Welcome to Bookmarker!

This is a personal project by @dellsystem. I built this to help me retain information from the books I'm reading. Currently can only be used by a single user (myself), but I plan to extend it to support multiple users eventually.

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129

Decoding the Transition in the Ports of Mumbai

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Abhishek Minz, J. (2018). Decoding the Transition in the Ports of Mumbai. In Ness, I. and Alimahomed-Wilson, J. (eds) Choke Points: Logistics Workers Disrupting the Global Supply Chain. Pluto Press, pp. 129-144

129

Global value chains (GVCs) have reconfigured production processes over numerous geographies of the globe, leading to an international division of the labor process. This division has been congruent tot he plot of the expansion of transnational corporations, posited within the logic of capitalism, which continuously seeks to traverse to greenfield avenues. This process has been aided on one side by capital becoming increasingly mobile, and on the other by the financialization of markets. However, these transitions in the world economy have been made possible by the coming-in of a supranational state embedded in the international bodies that govern world trade, finances and credit structures in our present times.

In all of these processes, an important factor has been the "locking in" of economies to maintain their competitive advance. The shift of global capital from the developed to the developing world has been made possible by the extraction of relatively cheap labour, flouting basic regulatory mechanisms, and an expanded market opportunity. The logic of global capital would be to maintain the status quo of the developing countries by retaining their competitive advantage. Thereby, what has been witnessed is that even after changes in the world economy from the early 1980s onwards, production processes have bee delineated in specific pockets of developing countries that promise a higher output-input ratio. Moreover, any attempts to rectify this arrangement through the coutervailing force of worker organizations or trade unions have been met by the heavy hand of the state.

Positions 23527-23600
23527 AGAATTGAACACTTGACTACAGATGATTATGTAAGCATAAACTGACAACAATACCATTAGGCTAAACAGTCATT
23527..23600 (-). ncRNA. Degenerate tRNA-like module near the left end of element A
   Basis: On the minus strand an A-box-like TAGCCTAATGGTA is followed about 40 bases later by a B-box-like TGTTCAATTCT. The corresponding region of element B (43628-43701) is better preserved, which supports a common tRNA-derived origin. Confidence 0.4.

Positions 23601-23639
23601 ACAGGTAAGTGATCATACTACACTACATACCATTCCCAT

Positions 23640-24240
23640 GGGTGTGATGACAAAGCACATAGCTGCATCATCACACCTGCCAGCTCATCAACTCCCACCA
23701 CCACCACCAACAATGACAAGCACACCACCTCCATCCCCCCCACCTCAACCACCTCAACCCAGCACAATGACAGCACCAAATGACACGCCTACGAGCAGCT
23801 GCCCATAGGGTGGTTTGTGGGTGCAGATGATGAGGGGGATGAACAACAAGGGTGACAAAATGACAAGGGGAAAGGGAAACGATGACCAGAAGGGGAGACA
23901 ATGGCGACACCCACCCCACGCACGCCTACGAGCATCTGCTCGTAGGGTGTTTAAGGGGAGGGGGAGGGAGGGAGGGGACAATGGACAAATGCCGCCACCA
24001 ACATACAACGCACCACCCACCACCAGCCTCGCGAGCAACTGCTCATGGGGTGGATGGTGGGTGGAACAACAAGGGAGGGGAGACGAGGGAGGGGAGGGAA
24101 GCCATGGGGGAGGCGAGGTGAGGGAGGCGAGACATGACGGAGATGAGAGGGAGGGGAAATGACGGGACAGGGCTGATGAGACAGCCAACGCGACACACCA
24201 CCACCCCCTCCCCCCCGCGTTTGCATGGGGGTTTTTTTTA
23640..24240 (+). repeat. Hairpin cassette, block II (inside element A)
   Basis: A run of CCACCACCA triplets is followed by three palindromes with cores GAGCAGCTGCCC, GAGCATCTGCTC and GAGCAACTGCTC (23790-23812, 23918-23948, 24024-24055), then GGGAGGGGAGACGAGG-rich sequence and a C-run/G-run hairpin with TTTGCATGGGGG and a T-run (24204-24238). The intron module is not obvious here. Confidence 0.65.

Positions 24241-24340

when it's laid out this way it all makes so much sense. kind of obvious yet describes it way more eloquently than i could

—p.129 by Johnson Abhishek Minz 4 days, 1 hour ago

Global value chains (GVCs) have reconfigured production processes over numerous geographies of the globe, leading to an international division of the labor process. This division has been congruent tot he plot of the expansion of transnational corporations, posited within the logic of capitalism, which continuously seeks to traverse to greenfield avenues. This process has been aided on one side by capital becoming increasingly mobile, and on the other by the financialization of markets. However, these transitions in the world economy have been made possible by the coming-in of a supranational state embedded in the international bodies that govern world trade, finances and credit structures in our present times.

In all of these processes, an important factor has been the "locking in" of economies to maintain their competitive advance. The shift of global capital from the developed to the developing world has been made possible by the extraction of relatively cheap labour, flouting basic regulatory mechanisms, and an expanded market opportunity. The logic of global capital would be to maintain the status quo of the developing countries by retaining their competitive advantage. Thereby, what has been witnessed is that even after changes in the world economy from the early 1980s onwards, production processes have bee delineated in specific pockets of developing countries that promise a higher output-input ratio. Moreover, any attempts to rectify this arrangement through the coutervailing force of worker organizations or trade unions have been met by the heavy hand of the state.

when it's laid out this way it all makes so much sense. kind of obvious yet describes it way more eloquently than i could

—p.129 by Johnson Abhishek Minz 4 days, 1 hour ago

(verb) to make faulty or defective; impair / (verb) to debase in moral or aesthetic status / (verb) to make ineffective

133

These factors had a vitiating effect on the BDLB, which eventually saw a slow dismantling of the protective schemes for workers.

why do i always think this word means the opposite.

—p.133 default author
confirm
4 days, 1 hour ago

These factors had a vitiating effect on the BDLB, which eventually saw a slow dismantling of the protective schemes for workers.

why do i always think this word means the opposite.

—p.133 default author
confirm
4 days, 1 hour ago